In May 1946, less than a year after the most destructive global conflict in human history, representatives from Bible Societies in 13 countries gathered at the Elfinsward Conference Centre in Haywards Heath, England. Convinced more than ever of the “need of the world for the Word of God”, the delegates set in motion the formation of a truly global Bible fellowship—the United Bible Societies.
The attendees—each with their own traumas from war—were determined to work together, “so that at this time of need, the fullest effort may be made in co-operation with other Bible Societies to meet the need and seize the opportunity to supply to the stricken world the Word of Life and Strength.”
The start of global collaboration
From the establishment of the first Bible Society in 1804, activities flourished and, by the end of the 19th century, a network of agencies and associations were endeavouring to put the Bible into people’s hands and hearts around the world. However, this work was often conducted and directed by individual Bible Societies.
The 1930s saw the greatest move towards collaboration. The Netherlands Bible Society, using the occasion of its 125th anniversary, invited several Bible Societies to discuss global cooperation at a conference in July 1939.
“The hour has struck for co-operation”, exhorted John Mott of the American Bible Society. “We should only impoverish ourselves by standing alone.”
Global events, however, meant that this fresh spirit of collaboration would go no further. Five days after the conclusion of the conference, 1.5 million German troops marched into Poland and the Second World War became inevitable.
Throughout the war, news came of determined distribution and production. Bible Societies encountered huge challenges as conflict impacted printing and distribution, as well as the funding that made this possible, but some Bible Societies were able to supply Bibles and portions even amidst the chaos of war.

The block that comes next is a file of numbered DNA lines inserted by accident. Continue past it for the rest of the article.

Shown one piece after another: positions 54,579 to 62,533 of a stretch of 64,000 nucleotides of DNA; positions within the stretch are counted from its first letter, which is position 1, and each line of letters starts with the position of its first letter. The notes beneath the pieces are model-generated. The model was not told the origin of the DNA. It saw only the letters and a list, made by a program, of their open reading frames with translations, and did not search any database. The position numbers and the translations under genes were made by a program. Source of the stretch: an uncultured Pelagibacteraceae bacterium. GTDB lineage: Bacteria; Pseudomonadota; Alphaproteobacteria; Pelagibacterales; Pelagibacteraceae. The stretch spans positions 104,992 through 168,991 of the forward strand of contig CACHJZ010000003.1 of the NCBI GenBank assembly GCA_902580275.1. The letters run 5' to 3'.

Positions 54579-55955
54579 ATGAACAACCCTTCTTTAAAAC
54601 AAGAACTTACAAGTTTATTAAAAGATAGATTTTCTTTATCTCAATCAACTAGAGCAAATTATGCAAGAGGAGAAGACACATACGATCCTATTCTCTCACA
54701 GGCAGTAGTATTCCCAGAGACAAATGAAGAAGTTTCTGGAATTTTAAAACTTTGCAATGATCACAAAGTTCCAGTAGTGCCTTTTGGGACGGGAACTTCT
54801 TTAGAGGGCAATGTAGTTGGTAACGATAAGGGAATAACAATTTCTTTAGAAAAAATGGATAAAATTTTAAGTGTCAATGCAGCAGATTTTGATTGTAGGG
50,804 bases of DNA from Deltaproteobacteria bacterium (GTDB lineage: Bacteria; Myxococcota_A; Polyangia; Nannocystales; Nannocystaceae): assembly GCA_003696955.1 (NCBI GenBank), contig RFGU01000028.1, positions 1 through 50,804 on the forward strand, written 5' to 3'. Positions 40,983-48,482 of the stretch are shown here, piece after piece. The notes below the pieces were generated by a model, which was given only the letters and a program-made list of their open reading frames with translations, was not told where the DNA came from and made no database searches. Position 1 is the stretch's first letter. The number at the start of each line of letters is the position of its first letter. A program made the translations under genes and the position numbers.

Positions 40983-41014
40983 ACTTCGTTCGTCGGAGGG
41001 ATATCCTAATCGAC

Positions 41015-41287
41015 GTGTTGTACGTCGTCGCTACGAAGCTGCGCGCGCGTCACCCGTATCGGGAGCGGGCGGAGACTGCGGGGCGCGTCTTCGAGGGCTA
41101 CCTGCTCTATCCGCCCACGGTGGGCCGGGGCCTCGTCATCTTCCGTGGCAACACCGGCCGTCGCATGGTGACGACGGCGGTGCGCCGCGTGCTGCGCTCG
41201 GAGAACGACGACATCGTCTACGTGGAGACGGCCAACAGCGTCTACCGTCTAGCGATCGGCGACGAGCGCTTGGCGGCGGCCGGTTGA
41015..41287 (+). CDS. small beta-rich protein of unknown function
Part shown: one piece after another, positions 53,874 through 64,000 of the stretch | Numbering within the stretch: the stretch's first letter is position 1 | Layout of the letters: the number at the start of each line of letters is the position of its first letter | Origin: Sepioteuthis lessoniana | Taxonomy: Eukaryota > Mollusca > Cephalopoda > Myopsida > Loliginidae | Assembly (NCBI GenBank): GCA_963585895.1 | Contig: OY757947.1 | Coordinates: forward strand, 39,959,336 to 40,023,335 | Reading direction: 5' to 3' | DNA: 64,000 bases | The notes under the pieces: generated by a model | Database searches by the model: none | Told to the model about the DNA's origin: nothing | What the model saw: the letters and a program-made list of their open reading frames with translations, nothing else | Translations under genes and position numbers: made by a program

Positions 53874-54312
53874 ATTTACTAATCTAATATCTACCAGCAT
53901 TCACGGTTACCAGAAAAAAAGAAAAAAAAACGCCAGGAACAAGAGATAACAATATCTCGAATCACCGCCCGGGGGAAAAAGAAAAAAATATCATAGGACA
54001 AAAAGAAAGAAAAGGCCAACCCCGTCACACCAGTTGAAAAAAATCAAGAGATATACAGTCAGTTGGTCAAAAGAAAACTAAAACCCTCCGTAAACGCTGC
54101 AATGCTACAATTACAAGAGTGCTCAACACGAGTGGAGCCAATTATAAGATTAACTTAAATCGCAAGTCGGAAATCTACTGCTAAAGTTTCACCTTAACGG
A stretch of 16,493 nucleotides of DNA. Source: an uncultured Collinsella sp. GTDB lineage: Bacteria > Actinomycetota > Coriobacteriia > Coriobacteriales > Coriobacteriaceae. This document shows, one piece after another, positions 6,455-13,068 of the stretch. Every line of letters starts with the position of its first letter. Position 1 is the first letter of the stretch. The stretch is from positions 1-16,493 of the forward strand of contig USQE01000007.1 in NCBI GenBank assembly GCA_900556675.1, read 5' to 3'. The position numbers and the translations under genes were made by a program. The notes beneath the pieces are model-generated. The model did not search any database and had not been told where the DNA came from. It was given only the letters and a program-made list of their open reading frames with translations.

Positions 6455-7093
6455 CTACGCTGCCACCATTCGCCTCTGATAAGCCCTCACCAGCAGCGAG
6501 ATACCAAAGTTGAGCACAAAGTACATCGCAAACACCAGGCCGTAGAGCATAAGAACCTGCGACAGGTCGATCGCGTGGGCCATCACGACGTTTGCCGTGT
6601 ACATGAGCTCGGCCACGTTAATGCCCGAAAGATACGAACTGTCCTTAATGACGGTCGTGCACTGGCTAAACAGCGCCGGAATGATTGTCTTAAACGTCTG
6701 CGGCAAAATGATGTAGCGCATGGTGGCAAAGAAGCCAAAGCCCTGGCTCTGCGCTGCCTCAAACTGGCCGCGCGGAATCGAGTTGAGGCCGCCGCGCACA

Rev. Dr. Hanns Lilje, who later represented Germany at Elfinsward, was imprisoned in Nuremberg. Kept in solitary confinement, even his Bible was taken from him, but he knew the Scriptures well enough to find comfort in God’s Word. “We were strengthened by the thought that the Word of God is not bound”, he reflected. “We know that there is one light and one hope—the Word of God which will continue to lead us through the future.”
A new beginning, together
Bible Societies’ war-time experiences had only strengthened the resolve to work together. Following the cessation of hostilities, Bible Societies gathered together at Elfinsward. From the global ruins and a world in transition, there was hope about what could be achieved in faithful service to God, but a realism of the scale of the challenges that lay ahead. Challenges that would be best faced by working together.
“There is not much hope in the world”, noted Bishop Eivind Berggrav from Norway, who spent much of the war in solitary confinement, “but there is very much hope in the Bible.”
75 years later, people around the world’s need for the Bible continues to be served by the shared pursuit of a shared mission—a mission built on the legacy of faithfulness, sacrifice and collaboration. From the initial 13 countries gathered at Elfinsward, now around 150 Bible Societies work in more than 240 countries and territories to make the life-giving words of the Bible available to everyone.
“Our point of view is global and that is the point of view of the Bible”, remarked Bishop Eivvind Berggrav at the meeting at Elfinsward. “We stand before an open door.”
It is that global open door that has guided the mission and vision of Bible Societies working together as a United Bible Societies Fellowship for the last 75 years.
Source: United Bible Societies